you have lost your job one of your concerns may be the employment gap on your
resume. Most companies you will interview with will ask you to explain the
employment gap. That is, if you get the interview in the first place. The
February 17, 2011 Yahoo! News article "Help Wanted
- jobless need not apply" stated "Job-placement professionals say that over the
last year, more and more employers have made it clear they won't consider job
candidates who aren't working." "Some employers have said they're unwilling to
unemployed workers because they believe that if
a worker has once been let go, that's a sign that he or she is probably not a
"And as Federal Reserve Chair Ben Bernanke has said, when people are out of work
for a long time, their skills can erode, which may understandably make them
less attractive to employers."
Do you think that
job seekers who are unemployed is prevalent enough to write a law banning it?
That is the question many states are debating right now. New Jersey recently
passed a law making it illegal for employers to
discriminate against the
unemployed in print and Internet job
advertisements, and assesses fines against companies violating the law.
Currently, there is no federal law that says a company can’t
discriminate against the
That means if you are not currently working, and apply for a
job with Company
XYZ, there is nothing stopping them from saying you are ineligible for
employment simply because you don’t have a current job.
Some states are looking for ways to put an end to that, such as New Jersey
mentioned above, and New York, where Senator Andrea Stewart-Cousins stated, “It
is fundamentally unfair for employers to refuse to hire, or even accept
applications from individuals who are out of work. With the unemployment rate in
the State still at staggeringly high levels, this prevents people who have lost
their jobs through no fault of their own from getting back on their feet. It is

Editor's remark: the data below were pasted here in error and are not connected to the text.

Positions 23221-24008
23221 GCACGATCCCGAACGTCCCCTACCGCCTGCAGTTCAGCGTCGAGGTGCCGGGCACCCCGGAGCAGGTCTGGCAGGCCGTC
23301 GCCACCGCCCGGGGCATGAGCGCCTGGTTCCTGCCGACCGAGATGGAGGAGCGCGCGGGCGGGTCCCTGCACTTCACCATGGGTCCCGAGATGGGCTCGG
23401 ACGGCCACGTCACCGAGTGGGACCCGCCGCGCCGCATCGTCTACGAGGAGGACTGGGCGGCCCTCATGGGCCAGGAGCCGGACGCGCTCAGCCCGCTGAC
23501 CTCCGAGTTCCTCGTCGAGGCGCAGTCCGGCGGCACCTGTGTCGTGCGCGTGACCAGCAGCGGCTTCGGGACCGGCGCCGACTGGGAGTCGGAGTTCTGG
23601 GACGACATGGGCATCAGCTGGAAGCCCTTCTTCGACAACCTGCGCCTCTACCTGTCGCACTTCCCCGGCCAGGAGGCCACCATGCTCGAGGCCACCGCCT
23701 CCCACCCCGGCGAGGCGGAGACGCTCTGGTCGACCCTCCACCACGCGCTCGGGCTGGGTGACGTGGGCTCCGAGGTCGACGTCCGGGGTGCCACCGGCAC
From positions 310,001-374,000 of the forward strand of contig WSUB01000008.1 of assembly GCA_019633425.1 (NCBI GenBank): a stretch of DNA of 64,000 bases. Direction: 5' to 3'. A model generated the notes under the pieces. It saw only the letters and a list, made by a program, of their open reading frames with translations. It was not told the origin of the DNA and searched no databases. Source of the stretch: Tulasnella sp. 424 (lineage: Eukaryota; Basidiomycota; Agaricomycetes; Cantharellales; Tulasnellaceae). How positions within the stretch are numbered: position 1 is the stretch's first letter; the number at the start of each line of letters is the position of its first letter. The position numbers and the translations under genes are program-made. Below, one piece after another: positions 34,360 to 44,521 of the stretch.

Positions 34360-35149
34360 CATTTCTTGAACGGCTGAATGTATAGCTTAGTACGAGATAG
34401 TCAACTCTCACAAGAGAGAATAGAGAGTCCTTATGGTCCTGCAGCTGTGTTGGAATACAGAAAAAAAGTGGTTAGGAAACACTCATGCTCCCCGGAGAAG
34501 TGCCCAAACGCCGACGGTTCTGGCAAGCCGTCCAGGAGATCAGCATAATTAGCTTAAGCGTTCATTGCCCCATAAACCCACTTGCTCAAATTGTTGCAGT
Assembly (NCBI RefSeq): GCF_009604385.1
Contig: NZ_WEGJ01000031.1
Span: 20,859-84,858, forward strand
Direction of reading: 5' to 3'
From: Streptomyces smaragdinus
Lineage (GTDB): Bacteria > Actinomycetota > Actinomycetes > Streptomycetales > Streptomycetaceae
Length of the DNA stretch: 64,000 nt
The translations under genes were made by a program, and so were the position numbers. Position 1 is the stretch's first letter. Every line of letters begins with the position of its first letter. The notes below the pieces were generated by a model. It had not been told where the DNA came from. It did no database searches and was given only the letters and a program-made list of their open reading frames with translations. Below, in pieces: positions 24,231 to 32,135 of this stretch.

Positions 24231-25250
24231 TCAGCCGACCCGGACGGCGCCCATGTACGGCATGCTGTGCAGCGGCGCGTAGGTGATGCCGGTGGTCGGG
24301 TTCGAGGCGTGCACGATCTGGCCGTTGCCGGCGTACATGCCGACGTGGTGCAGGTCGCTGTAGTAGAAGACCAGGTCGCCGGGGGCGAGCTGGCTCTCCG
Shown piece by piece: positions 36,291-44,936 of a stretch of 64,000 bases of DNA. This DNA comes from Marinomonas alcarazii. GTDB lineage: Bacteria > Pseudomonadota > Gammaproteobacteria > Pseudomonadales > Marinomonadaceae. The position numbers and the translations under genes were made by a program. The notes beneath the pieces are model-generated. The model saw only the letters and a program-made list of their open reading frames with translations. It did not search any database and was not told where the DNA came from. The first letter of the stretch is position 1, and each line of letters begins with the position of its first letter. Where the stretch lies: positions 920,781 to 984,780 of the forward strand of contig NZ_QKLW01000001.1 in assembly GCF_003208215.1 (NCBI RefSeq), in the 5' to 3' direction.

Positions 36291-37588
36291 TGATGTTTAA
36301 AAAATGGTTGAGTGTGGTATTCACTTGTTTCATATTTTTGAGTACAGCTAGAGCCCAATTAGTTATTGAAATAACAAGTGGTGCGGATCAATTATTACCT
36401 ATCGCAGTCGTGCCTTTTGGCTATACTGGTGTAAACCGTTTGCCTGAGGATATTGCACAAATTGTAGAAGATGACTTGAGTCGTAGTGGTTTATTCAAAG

it is wrong and it must not continue”.
Would you even know if you were discriminated against?
Any discrimination against those who are jobless is usually a silent slight.
That is to say employers don't have to be as blatant as printing in their job
ads their preference for those who are already employed. You may not even know
that your resume was rejected because of an employment gap. On the other hand
some employers have followed the lead of 1860s store owners who posted the sign
"NINA" on their storefront windows (NINA = No Irish Need Apply). For example,
consider a recent job fair in Pittsburgh, Pennsylvania.
at a Pennsylvania job fair?
Adam Sikes attended a June, 2011, job fair in Pittsburgh, Pennsylvania. He
arrived early and filled out a "pre-screening form" as directed by one of the
event representatives who signed him in. After completing his form he joined
about 20 other
job seekers for a briefing conducted by the
job fair organizers
before entering the main
job fair area.
Adam, unemployed for 5 months, was
somewhat stunned when the group was told that anyone who was
unemployed or self-employed would not be
considered for employment by the primary company hosting the
job fair. If you
unemployed or self-employed you were welcome to
visit with the other employers, but not with the host company representatives!
A solution to an employment gap.
Taking part-time work while searching for full-time work may benefit you with
additional income (you can earn x amount of money while unemployed without
losing your unemployment benefits) and having a current
job to list on your
resume. Remember you don't list how many hours you work on your resume; you list
the jobs you are holding or have held. An
employer reviewing your application may not
know you are only working 15 hours a week, but will see that you are a working,
that someone else believes you are employable.
Holding a part-time
job while you search for full time work could also provide
you with new skills, new contacts, and new ideas in addition to building your
resume and your household income. Find more solutions to the employment gap here.